Which is Better Canon 60d vs 7d Which is Better Canon 60d vs 7d - Canon 60d vs 7d

Which is Better Canon 60d vs 7d

Canon 60d vs 7d, which is better? in my opinion, for better to use a Canon digital camera that suits your taste and the corresponding function. I chose the canon 7d because I need a sharper image. Before use it, i am using Canon 60d. The Canon EOS 7D is Canon's new semi-pro / enthusiast digital SLR and competes primarily with Nikon's recently updated D300s. It's a terrific SLR that shines in photo quality, control placement, speed, and viewfinder size and coverage.

First, let me tell you a little about myself so you can gauge what my expectations for the camera are. I'm strictly a hobbyist photographer and use my camera a couple of times a month at museums, outdoor parks, and vacations. Besides photos of my dog, my photography consists primarily of static subjects. This is my second SLR.

Enough of me, onto the camera. The 7D is a fairly bulky SLR and dwarfs "entry level" models such as the Olympus E-510 (see my photos), though it's no bigger than Nikon's D300s. With that said, it's not uncomfortably large and is easy enough to carry around all day. Build quality is terrific and the camera has a solid, luxury feel to it. The 7D fits very well into my average sized hands and, with the kit 28-135 lens, is nicely balanced. All the buttons are easy to reach and, if you've used a Canon camera before, easy to figure out. The magnesium body is sealed against moisture and dust. The shutter button is well placed and has a nicely defined halfway point. A control dial is on the back of the camera and behind the shutter button too. There is also a joystick-like toggle on the back of the camera as well.

A large (3") and high-resolution (920,000 pixel) screen is on the camera back with a secondary status LCD display on the top (with backlight). The screen is a pleasure to use when reviewing images for focus, and when manually focusing in magnified live view mode. Compared to the 3-inch 420,000-pixel screen on my Panasonic LX3 it's a definite upgrade, and makes a noticeable difference.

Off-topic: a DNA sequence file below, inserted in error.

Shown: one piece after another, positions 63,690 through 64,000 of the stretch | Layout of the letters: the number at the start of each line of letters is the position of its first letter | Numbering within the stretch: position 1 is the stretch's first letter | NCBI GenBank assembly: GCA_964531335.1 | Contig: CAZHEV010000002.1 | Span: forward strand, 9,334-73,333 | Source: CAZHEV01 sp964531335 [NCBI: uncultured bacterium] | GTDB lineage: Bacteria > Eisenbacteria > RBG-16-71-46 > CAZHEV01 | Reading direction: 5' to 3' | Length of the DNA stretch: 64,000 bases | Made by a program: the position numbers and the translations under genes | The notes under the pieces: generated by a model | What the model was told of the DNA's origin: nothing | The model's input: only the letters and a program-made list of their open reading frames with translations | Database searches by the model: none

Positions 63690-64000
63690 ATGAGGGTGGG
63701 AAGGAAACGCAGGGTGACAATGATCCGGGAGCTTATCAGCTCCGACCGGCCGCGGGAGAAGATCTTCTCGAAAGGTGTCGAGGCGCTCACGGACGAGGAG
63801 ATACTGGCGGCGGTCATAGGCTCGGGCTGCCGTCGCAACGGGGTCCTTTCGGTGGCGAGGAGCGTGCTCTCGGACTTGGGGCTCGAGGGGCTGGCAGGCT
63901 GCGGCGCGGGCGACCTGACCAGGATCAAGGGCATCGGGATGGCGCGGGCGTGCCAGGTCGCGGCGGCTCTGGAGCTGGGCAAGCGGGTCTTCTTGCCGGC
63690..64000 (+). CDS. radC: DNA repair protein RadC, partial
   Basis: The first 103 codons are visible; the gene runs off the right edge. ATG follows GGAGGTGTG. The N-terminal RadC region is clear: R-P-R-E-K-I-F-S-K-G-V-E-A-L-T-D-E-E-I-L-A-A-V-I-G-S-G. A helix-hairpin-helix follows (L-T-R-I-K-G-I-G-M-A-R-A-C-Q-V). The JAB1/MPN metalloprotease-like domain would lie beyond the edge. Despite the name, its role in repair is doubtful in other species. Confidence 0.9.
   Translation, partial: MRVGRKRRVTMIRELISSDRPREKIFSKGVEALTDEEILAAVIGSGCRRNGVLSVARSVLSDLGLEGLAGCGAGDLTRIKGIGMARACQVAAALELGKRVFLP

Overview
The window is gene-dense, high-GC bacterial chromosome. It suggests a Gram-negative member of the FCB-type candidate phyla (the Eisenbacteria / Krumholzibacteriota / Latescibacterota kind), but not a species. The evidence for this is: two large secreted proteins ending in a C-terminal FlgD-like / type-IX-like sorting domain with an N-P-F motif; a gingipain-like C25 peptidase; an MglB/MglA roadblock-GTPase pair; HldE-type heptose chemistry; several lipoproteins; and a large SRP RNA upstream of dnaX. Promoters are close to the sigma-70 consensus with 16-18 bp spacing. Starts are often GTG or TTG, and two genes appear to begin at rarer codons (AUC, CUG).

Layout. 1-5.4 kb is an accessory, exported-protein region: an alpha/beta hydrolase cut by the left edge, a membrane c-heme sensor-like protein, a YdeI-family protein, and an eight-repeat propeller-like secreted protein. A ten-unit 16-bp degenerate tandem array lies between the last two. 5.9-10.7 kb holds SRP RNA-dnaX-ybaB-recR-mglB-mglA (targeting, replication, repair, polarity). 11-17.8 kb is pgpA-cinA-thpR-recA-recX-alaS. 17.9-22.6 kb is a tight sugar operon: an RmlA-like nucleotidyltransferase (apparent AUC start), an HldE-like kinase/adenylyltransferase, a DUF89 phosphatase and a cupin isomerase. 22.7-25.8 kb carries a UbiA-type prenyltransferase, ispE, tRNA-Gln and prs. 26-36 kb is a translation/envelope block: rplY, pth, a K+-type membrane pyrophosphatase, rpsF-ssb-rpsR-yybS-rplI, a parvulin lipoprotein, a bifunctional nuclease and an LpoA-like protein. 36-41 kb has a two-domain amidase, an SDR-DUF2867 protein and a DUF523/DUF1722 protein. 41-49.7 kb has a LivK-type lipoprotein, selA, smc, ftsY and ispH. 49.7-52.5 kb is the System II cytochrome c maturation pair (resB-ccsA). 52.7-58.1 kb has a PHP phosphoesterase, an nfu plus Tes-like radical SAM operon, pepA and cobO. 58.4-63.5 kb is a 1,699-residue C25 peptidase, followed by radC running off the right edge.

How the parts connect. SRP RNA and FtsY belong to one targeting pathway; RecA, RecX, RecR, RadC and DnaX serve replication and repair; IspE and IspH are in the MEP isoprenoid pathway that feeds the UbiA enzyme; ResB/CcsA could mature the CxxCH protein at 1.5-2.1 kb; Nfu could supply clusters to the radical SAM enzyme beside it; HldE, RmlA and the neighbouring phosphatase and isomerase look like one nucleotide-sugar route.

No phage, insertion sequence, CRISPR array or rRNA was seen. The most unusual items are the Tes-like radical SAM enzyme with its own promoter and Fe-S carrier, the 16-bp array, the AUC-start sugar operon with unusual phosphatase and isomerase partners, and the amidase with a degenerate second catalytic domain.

The viewfinder is huge and bright and has 100% coverage. Coming from the Olympus, which has a very cramped and tunnel-like viewfinder, it was a revelation, and was one of the reasons I decided to step up to the 7D. Also, by using a transmissive LCD on the viewfinder the only markings you see until you confirm focus are for the selected focus method (for instance, a single box when using one focus point, or brackets when using the auto select autofocus method). Moreover, a composition grid can be imposed on the viewfinder. The information display on the bottom of the viewfinder is large and bright and contains lots of shooting and camera information.

The camera is very responsive and turns on almost instantly. The sensor cleaning occurs when you turn the camera on or off but can be interrupted during power up. Focus speeds with the kit lens are very speedy, even in dim light (two 40 watt lamps and a television as the only light sources in a 17' x 11' room). The 19-point all cross type autofocus is uncanny at picking the correct subject. If it doesn't get it right the first time it will the second. I usually set all my cameras to center point autofocus, but the 7D does a great job picking out the subject, so I leave it on fully automatic mode. Live view focusing is not a quick, especially in low light, and I only use live view when I need to shoot at a weird angle and I can't shoot looking through the viewfinder. Live view can be used with a mirror flip or contrast detection. The contrast detection mode is fairly pokey, while the mirror flip mode is quicker, but introduces a brief break in the view. Continuous shooting is available in both a high and a low setting. High is 8 FPS, while the low speed is 3 FPS. The shutter sound is nicely subdued and not nearly as noisy as the Olympus' is.